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The harpy is a mythological hybrid, frequently identified with the siren, with a woman’s head and the body of a predatory bird. It is a fearsome beast that lures men with its charms but inflicts death with its treacherous talons, which are revealed so prominently in this image. Such a distortion of nature in no way prevented these alien creatures from being objects of fascination. In fact, they became naturalized in the imagination and the visual arts of ancient Greece and continued to exist up through modern times. The dual character of the harpy is artfully shown by the meticulous rendering of her elaborate crown, swinging earrings, and patterned plumage, which resemble courtly textiles. Yet all of this luxurious fashion only serves to camouflage the menacing character of a raptor.
During the medieval centuries in the east Mediterranean and west Asian territories between the Byzantine and Islamic cultures, images and styles were often shared and adapted. It is at times difficult to determine the route and the medium of exchange from one culture to another, making the origin of a motif problematic. In this case, however, the harpy was known to be popular in Islamic art, and the elaborate headdress, the pointed curlicues of the drawing, and the series of spirals on the outside of the bowl point to Islamic sources of inspiration transferred into a Byzantine environment, very likely in the Black Sea area.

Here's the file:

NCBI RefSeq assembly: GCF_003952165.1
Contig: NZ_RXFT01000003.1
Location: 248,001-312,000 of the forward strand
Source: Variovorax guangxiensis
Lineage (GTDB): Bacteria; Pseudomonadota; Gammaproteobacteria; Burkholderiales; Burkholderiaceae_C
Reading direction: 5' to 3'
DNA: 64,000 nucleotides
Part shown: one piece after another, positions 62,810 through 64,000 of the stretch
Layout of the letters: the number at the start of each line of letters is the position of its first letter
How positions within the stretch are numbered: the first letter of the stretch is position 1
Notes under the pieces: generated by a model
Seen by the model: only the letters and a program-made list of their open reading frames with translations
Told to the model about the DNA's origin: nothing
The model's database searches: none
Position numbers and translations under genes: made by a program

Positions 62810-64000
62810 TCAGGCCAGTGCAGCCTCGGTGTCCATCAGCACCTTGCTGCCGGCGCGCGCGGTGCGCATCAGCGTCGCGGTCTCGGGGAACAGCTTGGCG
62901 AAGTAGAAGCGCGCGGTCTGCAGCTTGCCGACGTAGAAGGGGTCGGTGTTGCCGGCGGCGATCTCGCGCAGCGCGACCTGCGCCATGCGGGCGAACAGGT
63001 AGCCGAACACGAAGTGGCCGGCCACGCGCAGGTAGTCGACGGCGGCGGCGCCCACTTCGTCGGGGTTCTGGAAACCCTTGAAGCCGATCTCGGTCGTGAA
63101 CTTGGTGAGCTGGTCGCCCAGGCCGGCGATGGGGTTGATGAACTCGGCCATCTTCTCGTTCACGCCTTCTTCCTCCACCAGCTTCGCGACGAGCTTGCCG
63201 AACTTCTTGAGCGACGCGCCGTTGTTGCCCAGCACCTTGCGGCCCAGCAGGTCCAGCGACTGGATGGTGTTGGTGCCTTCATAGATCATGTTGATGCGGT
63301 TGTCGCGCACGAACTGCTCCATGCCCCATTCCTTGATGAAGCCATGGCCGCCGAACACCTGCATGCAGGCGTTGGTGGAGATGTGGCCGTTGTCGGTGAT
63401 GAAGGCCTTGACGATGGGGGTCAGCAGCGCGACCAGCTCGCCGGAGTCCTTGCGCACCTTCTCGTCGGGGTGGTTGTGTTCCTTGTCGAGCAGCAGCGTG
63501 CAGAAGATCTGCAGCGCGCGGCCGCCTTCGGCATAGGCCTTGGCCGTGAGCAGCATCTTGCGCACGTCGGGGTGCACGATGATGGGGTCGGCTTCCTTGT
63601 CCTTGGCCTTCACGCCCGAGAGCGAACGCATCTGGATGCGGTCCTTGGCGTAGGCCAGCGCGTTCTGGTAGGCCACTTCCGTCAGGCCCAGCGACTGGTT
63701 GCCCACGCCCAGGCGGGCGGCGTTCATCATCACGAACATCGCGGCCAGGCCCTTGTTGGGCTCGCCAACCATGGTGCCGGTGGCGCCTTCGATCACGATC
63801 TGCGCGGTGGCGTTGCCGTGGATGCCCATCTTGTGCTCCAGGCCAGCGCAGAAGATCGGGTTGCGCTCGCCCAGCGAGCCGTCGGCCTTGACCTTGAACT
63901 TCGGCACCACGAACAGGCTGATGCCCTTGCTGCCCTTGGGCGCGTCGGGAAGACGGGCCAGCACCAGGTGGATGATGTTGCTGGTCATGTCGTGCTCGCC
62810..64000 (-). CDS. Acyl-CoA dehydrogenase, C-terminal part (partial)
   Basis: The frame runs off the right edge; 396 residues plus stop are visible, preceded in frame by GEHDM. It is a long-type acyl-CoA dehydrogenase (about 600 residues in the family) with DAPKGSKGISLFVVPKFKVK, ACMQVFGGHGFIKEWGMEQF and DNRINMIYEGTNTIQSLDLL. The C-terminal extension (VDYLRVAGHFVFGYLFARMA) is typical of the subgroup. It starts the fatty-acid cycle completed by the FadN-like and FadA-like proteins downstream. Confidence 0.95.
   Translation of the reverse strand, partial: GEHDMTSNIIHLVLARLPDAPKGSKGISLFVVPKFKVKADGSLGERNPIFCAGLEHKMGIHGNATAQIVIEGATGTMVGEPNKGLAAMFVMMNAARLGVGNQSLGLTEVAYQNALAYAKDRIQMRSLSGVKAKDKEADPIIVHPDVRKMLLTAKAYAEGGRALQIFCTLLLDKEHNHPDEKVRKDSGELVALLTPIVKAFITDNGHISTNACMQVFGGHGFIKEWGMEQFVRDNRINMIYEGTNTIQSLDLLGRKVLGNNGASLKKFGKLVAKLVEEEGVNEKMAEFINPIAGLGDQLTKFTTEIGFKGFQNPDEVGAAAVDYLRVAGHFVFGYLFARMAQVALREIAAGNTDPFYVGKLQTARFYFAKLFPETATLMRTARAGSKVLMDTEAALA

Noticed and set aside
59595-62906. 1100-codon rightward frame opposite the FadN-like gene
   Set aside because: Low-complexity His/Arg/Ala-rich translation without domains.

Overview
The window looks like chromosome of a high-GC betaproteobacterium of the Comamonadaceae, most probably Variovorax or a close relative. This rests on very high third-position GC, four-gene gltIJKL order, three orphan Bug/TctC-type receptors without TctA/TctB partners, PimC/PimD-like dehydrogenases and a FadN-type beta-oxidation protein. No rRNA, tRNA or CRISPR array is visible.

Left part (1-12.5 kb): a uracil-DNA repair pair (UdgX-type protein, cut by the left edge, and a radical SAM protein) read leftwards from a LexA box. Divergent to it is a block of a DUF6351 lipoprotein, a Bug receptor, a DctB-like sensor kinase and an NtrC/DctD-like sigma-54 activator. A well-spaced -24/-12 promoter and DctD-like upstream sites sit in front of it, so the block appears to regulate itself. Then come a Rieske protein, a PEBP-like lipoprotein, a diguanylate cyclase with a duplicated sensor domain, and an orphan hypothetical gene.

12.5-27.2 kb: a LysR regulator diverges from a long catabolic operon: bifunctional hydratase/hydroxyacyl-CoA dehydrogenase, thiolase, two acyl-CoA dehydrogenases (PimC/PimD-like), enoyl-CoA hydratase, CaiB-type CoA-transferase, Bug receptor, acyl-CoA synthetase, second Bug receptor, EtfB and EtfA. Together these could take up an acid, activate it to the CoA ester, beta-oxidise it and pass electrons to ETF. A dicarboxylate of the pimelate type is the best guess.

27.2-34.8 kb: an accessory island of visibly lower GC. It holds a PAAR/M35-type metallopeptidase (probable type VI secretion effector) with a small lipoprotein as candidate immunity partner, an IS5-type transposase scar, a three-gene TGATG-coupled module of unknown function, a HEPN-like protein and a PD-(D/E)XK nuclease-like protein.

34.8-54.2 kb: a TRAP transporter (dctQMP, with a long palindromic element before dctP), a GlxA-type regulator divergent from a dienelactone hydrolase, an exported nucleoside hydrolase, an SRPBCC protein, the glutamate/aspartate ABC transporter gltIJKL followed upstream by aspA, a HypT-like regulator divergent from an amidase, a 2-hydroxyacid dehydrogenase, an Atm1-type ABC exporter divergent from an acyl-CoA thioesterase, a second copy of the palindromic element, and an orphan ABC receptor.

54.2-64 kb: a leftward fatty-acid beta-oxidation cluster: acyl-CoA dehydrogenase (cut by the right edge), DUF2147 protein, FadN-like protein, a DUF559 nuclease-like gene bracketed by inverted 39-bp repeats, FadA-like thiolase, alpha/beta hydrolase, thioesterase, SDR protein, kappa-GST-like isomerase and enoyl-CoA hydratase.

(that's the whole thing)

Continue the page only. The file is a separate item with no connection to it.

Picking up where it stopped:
The bowl’s design is executed in the sgrafitto technique, where the thick lines of the drawing were incised through a white slip coating. The interior was then covered with a translucent green glaze and fired, producing a hard, impermeable surface that protected the sgrafitto design and allowed the bowl to be used for food and liquids.
- S. Zwirn
D. Talbot Rice, "Late Byzantine Pottery at Dumbarton Oaks," Dumbarton Oaks Papers 20 (1966): 207-19, fig. 1.
Handbook of the Byzantine Collection (Washington, D.C., 1967), 91, no. 314.
C. Mango, "The Byzantine Collection," Apollo 119 (1984): 21-29, fig. 14.
G. Bühl, ed., Dumbarton Oaks: The Collections (Washington, D.C., 2008), 170, pl. p. 171.
Purchased from George Zacos (dealer) by Dumbarton Oaks Research Library and Collection, Washington, DC, September 1958.
Dumbarton Oaks Research Library and Collection, Byzantine Collection, Washington, DC.